The latest ones I bought was probably 6 months ago, they still work, not sure about very new ones...Even if they don't fit, you could use them for pickles or something, the jar lids that are on them have the rubber in them and will re-seal.. Like peanut butter (glass ones) & pickle jars.. I use them for pickles & they do well..
I took one of the jars to the store and the regular size lids did NOT fit.
Podster: I can't believe that Del Monte did this ON PURPOSE ??? Geeeez -- They didn't answer my email... I'm going to have to call them and find out the reason. I wouldn't mind if THEY sold replacement lids. I just hate to see the jars not reused properly. I've got dozens of them. I buy those Del Monte peaches and citrus salad products quite a bit.
Larkie... So you're saying I can REUSE the lids that came on the jar originally ??? I do see the rubber seal on the lid...but I didn't think that was safe..??... I've never tried this canning before so have no personal experience. I just thought I read or heard that every year you were supposed to get new lids for safety reasons. ???
I want to try to make those 'bread & butter pickles that have a pepper in the jar -- so they've got a little "kick" to them. You think it's safe to reuse them for this type of pickles ?? How would I know if it wasn't a good seal ??
Please let us know what they say if you get thru to them? I was getting the mayo jars, marked Ball and lids were close to size but not quite right. I wondered if the food companies didn't want competition from home canners.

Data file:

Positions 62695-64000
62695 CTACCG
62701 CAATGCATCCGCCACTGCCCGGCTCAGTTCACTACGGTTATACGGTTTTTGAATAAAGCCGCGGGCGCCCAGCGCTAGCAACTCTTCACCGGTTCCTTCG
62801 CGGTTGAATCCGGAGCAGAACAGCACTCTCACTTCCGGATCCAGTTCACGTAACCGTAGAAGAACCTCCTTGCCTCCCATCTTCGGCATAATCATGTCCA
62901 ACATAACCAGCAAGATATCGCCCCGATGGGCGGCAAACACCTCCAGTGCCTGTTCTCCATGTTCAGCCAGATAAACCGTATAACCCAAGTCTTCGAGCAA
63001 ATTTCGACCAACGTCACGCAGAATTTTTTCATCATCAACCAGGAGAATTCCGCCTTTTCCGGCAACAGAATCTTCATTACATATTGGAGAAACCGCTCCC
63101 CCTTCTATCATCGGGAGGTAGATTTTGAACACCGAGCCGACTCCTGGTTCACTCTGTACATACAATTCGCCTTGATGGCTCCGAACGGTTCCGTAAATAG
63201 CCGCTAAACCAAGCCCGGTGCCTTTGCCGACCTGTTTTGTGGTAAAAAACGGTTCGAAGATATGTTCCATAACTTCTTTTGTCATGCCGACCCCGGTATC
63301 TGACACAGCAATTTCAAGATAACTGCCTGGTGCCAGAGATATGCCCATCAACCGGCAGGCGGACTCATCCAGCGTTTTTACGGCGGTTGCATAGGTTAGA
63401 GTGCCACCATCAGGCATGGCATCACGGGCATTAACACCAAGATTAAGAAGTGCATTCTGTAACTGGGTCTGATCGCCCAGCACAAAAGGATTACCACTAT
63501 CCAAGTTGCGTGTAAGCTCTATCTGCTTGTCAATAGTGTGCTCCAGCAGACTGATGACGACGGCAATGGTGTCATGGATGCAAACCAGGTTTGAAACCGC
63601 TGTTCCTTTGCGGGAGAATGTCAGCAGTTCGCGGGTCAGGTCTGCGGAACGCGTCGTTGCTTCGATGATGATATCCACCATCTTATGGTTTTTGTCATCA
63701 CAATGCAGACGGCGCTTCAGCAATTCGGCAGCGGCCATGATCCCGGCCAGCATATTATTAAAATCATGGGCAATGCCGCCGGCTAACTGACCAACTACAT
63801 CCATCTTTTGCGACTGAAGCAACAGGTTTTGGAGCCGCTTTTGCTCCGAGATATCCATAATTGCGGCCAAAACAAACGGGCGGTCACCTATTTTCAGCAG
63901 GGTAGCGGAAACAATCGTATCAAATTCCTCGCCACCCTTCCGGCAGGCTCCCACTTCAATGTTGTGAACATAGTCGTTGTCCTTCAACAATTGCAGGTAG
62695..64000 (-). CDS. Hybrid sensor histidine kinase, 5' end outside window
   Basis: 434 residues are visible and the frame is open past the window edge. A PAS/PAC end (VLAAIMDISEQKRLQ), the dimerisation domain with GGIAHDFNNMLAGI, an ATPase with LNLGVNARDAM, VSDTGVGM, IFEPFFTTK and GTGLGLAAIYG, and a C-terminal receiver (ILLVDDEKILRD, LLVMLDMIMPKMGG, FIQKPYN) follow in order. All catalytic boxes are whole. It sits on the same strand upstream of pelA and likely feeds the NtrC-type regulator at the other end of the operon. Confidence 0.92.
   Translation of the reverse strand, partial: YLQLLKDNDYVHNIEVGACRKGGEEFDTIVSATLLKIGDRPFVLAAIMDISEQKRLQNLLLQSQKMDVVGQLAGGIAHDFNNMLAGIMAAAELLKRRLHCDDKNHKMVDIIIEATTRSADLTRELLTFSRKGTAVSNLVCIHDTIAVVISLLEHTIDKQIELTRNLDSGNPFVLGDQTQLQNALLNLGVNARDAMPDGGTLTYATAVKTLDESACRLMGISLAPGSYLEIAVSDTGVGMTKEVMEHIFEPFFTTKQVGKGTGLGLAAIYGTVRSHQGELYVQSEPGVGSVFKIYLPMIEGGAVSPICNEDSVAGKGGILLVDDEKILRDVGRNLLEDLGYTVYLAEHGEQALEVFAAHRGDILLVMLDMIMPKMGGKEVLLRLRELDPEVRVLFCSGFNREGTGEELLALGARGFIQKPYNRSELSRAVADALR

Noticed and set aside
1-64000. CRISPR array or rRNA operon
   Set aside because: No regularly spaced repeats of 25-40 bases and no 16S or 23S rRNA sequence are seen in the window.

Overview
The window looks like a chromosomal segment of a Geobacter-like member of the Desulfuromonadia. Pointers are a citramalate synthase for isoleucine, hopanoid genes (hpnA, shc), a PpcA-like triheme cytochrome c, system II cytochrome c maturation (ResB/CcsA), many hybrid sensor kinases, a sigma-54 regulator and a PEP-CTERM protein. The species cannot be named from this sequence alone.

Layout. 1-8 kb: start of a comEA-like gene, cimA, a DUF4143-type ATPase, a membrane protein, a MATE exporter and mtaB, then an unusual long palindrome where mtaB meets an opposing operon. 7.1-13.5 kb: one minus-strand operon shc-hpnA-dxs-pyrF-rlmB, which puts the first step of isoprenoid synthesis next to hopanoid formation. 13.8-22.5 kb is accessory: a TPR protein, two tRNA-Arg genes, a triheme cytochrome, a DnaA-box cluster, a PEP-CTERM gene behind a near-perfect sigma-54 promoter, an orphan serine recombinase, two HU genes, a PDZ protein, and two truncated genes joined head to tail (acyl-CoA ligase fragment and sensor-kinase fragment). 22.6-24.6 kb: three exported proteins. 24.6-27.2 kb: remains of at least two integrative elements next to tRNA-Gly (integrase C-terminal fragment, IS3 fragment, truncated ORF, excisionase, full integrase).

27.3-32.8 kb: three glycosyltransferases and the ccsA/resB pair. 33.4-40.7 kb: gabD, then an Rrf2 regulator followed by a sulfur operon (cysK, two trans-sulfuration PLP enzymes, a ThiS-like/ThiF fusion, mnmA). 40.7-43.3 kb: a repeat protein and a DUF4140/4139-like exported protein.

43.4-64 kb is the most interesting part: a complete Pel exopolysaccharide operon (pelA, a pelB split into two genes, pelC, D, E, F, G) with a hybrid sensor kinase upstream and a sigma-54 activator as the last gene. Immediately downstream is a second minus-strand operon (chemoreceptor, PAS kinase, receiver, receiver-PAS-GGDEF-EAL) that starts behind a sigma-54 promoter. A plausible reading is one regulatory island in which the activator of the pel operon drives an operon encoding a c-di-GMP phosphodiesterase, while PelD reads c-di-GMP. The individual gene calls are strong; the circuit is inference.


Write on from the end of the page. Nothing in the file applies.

The idea that Del Monte and perhaps all the manufacturers got me to thinking about WHY they might have on purpose changed their lid sizes...
The Univ of Wisconsin had a PDF article describing safe canning practices and it advised to NOT reuse the jars because the glass may NOT withstand the necessary heat treatment...that boiling water canners might be OK...but NOT pressure canners. --??? --- Don't the manufacturers use heat when THEY can ??
Found this on another forum:
They are not recommended for home canning. They are considered "one trip" jars and meant to be recycled or thrown away.
The glass is thinner than a canning jar. The sealing surface is more rounded, so you don't get as strong of a seal,plus reusing lids is not recommended.
Recycled jars from the grocery store, also known as packers' jars, are not made for home canning. The jars that contain pickles, mayonnaise or peanut butter are not made for the rigors of home canning. Even though standard home canning lids may seem to fit these jars, the lids may not seal because the glass is not as thick and slightly irregular. The jar neck may be too shallow for a standard home canning band to hold the lid tightly against the jar.
In addition to sealing problems with commercial jars they may also be dangerous. Most of them are made of thin glass and are not heat tempered, as regular home canning jars. They may not withstand the high pressure of canning and break. When you open the canner, the jars may still be under pressure. The quick drop in temperature could cause the recycled jar to explode.
I think I'll just buy some new jars...I'm new at this and I want to 'go by the rules' ...at least for my first try.
Is there a significance to your using these jars for 'pickles and jelly' vs something else ??? And when you say 'no water bath done' --- does that mean you didn't boil the jars after you put the ingredients in the jars ??
Thanks so much for your information...and helping to educate me.
I said pickles and jelly because I don't use the water bath for these...I just boil and fill while very hot into the hot jars..Has always worked for me.. Things that require a water bath, I use lids & rings.Hope I am not confusing you..lol
no water bath means no boiling after jars are filled..